With vegetarian and vegan diets becoming more popular, you’re quite likely to come across protein-rich meat alternatives that you might not have met before; either mentioned in recipes, or stocking supermarket shelves. Quinoa, tempeh, and seitan are ingredients that are commonly used in plant-based recipes, but what are they exactly, and what do we use them for?
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This starchy, grain-like seed has been a staple food in the Andean region (Columbia, Ecuador, Bolivia, and Peru) for thousands of years, and with good cause: not only is it a rather tasty pseudo-grain, it’s almost unbelievably nutritious. These unassuming little seeds are packed with protein, essential amino acids, iron, vitamin E, potassium, magnesium, and dietary fibre. Some have claimed that it’s such a complete food, people could live on it alone and suffer no nutritional deficiency.
Since quinoa isn’t an actual grain, it has no gluten in it, and is ideal for people with Celiac disease or gluten allergies and sensitivities. It’s also cholesterol free and Kosher, and is versatile as a substitution for countless other ingredients. You can use it in lieu of bulgur wheat for tabbouleh, it makes a great stand-in for couscous, and can be used to boost the protein quotient in rice dishes, stews, sauces, and even oatmeal.
Most of the pre-packaged quinoa you’ll be able to find at supermarkets and health-food stores has already been rinsed thoroughly to eliminate the rather bitter saponins within their coatings, but it’s a good idea to give the seeds an additional rinse before using them. It’s generally simmered for about 15 min in a 1:1.5 quinoa to water ratio (be sure to salt the water), and then left to sit for a few minutes before being fluffed with a fork.
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Made by compressing fermented soybeans, this Indonesian specialty is a protein-rich “cake” that’s flavourful, versatile, and high in vitamins. It has very little flavour on its own, but it holds marinades and seasonings remarkably well, and its firm texture maintains integrity even when being handled roughly. Don’t throw it at your sous-chef or anything, but don’t be afraid to chop it and toss it around as needed.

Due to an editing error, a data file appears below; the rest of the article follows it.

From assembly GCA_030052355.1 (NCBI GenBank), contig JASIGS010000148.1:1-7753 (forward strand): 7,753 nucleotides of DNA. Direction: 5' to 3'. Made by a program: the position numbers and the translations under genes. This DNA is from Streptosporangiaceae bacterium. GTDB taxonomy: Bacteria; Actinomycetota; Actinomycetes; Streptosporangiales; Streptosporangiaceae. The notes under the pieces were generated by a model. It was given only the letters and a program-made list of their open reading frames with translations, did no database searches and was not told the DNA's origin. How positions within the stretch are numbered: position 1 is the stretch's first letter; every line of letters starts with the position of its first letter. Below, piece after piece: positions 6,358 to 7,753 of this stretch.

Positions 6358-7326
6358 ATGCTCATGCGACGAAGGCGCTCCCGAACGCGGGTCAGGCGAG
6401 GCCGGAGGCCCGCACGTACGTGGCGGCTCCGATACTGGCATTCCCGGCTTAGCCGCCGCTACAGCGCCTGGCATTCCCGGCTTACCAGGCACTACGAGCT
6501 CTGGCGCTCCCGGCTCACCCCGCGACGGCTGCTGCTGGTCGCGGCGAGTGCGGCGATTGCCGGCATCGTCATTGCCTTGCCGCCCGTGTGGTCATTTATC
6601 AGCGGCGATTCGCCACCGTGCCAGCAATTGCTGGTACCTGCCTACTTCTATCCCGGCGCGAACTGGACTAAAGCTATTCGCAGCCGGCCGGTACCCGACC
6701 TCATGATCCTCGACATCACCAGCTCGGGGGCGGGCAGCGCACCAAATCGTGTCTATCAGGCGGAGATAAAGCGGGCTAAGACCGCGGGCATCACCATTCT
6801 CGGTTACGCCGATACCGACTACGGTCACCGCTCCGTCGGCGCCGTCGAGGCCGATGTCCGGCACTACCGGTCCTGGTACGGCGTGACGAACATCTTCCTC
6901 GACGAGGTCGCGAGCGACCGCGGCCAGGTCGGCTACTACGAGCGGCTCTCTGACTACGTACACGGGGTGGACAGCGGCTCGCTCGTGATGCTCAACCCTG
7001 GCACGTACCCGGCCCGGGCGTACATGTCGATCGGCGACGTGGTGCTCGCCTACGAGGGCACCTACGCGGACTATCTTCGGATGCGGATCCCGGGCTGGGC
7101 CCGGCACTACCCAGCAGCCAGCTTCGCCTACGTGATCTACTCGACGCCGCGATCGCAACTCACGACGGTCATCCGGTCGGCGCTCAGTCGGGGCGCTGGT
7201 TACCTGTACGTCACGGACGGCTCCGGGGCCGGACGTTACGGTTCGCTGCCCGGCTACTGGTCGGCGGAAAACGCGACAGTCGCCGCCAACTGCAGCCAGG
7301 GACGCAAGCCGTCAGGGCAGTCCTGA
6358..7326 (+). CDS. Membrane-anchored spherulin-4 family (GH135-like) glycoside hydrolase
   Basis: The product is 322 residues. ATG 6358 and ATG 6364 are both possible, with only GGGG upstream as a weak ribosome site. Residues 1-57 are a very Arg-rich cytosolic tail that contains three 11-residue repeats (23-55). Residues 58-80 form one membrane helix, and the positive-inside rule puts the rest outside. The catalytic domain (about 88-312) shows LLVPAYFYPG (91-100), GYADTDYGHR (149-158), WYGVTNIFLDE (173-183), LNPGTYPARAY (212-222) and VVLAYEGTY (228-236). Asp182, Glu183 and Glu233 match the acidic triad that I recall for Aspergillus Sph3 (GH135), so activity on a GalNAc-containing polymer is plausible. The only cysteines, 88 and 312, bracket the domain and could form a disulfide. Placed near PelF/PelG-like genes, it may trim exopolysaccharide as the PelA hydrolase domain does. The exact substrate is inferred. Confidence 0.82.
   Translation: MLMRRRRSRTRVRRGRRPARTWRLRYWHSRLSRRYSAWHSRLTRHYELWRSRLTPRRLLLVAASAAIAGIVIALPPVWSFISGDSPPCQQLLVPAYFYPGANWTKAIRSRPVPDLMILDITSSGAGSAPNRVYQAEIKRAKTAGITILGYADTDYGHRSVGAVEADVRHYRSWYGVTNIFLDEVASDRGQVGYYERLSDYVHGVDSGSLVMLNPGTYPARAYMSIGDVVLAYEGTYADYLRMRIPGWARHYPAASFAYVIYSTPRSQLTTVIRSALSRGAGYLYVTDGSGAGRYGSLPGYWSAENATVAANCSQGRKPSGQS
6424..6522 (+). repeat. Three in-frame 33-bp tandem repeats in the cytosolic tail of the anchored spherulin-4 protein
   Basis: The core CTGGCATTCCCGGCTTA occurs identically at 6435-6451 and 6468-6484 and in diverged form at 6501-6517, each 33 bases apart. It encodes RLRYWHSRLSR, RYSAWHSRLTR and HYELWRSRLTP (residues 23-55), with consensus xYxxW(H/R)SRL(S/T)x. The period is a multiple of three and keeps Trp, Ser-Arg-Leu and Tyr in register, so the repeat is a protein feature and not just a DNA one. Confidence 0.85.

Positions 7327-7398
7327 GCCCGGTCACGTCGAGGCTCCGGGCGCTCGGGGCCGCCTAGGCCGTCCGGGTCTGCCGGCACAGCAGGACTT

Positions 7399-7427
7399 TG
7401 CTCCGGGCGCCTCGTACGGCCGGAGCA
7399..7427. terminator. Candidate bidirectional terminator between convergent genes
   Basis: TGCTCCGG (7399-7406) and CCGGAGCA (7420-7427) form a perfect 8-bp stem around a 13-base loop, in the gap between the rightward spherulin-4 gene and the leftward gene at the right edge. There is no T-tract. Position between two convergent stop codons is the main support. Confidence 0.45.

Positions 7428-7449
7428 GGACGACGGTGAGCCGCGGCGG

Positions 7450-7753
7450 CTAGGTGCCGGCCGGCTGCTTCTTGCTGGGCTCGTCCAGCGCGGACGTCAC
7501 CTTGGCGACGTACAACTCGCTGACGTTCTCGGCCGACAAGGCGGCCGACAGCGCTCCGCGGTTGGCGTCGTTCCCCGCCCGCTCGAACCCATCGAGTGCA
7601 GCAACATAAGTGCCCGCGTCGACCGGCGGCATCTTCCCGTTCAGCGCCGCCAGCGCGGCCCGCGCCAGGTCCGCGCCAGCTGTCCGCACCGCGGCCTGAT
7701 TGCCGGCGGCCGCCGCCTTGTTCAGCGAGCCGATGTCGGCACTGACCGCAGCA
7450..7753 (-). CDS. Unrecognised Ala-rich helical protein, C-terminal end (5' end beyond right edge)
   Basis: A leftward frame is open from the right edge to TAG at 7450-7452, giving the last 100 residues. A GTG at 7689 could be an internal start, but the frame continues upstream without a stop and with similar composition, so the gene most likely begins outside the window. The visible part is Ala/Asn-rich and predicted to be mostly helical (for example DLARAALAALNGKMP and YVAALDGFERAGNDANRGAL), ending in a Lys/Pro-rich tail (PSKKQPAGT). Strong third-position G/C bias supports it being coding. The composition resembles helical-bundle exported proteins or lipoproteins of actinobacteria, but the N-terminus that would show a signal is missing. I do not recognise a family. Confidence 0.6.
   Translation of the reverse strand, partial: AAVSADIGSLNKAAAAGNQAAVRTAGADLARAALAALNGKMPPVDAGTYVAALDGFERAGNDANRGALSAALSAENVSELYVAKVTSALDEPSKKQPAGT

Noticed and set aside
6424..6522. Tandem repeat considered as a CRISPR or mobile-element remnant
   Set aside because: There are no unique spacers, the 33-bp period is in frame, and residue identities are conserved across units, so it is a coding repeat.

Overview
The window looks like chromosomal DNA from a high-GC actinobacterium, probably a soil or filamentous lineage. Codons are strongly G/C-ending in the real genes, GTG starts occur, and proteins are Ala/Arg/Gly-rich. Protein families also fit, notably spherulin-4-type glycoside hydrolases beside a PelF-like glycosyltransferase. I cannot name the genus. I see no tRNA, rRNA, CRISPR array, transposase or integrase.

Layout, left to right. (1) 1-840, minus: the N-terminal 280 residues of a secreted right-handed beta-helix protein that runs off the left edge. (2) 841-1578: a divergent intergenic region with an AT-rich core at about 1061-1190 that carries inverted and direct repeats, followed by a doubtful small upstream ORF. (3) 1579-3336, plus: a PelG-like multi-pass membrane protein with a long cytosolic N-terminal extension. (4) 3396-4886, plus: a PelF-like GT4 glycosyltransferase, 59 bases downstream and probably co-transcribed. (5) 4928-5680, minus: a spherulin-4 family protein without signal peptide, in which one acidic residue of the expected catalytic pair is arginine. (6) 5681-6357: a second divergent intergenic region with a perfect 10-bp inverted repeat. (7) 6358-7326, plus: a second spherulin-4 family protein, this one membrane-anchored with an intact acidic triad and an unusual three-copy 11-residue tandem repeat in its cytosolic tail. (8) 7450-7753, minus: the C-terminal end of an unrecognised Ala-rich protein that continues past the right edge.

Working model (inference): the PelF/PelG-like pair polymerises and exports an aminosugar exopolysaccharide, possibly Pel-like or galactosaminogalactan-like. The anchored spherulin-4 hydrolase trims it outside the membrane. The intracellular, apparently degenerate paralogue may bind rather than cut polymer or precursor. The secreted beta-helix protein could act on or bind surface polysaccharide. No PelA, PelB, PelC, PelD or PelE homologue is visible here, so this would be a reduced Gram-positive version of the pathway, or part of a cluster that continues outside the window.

Tempeh is an ideal gluten-free, vegan protein that can be substituted in a variety of different dishes. It generally comes in compressed patties, and those can either be used whole or sliced into various shapes to suit the dish that you’re cooking. Be forewarned that it has a unique, slightly bitter “earthiness” right out of the package, so it’s important to season it well to get rid of that. It can be sliced thinly or thickly and then fried or baked to create a chewy, slightly crispy addition (or accompaniment) to any dish. Tempeh bacon is actually quite popular, as it can achieve a blackened crunch similar to the pork product, and the addition of a bit of liquid smoke or hickory can add to the effect. Crumbled up, its texture is very similar to ground beef, so it works well in chili, Bolognese sauce, and curries.
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If you’ve never tried working with this stuff before, you must try it: it’s absolutely brilliant to play with. Basically, it’s pure wheat gluten protein, and it’s commonly used in Chinese vegetarian recipes: if you’ve ever eaten mock duck, chicken, beef, or pork, and wondered what on earth it was made out of, it’s this. It’s also the primary ingredient in Tofurkey, if you’ve ever tried that. Seitan marinates beautifully and soaks up all the gorgeous flavours of any liquid it’s immersed in, and is wonderfully versatile—you can steam it, bake it, or fry it, and though its texture will be different depending on the cooking technique you use, you can be sure that it will maintain its shape and not crumble to pieces with a bit of abuse.
You can make your own seitan, but the process of doing so is very time-consuming: you basically create a simple dough of wheat flour and water, and then spend half an hour or so kneading it under running water to wash all the starch away. If you use 8 cups of flour, the end result will be a little short of 2 cups of gluten, and very sore hands. Most people just buy it pre-made at health food stores.
Seitan has a wonderful chewiness that emulates meat a little too well for some vegans, but for those who miss the taste and texture of animal products, this is a great stand-in. It’s perfect for faux chicken strips (marinate in vegetable/onion stock with poultry seasoning), and can be used as a spectacular meat substitute in rib recipes: try buffalo seitan “ribs” and try not to love them.
Being able to tweak dishes to make them veg-friendly is a great skill to have in your repertoire, and these simple ingredients can add far more diversity to a meat-free menu than the standard, ubiquitous vegetarian lasagna. Consider picking up a couple of these ingredients the next time you’re feeling experimental, and see what you can come up with—you might actually like them.